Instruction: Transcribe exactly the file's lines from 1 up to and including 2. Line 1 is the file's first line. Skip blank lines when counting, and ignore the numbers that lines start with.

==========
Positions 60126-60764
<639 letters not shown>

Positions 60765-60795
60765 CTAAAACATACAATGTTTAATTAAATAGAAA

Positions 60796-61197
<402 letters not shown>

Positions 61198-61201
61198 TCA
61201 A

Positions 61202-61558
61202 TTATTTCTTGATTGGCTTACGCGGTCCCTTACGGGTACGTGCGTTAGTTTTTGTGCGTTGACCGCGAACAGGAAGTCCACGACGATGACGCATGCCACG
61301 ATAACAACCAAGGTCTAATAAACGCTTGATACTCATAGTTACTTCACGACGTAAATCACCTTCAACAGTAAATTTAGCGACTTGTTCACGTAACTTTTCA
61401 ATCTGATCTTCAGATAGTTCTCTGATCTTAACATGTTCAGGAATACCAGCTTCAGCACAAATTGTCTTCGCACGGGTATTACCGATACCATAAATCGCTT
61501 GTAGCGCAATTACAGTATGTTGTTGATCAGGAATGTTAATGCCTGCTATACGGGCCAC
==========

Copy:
Positions 60126-60764
<639 letters not shown>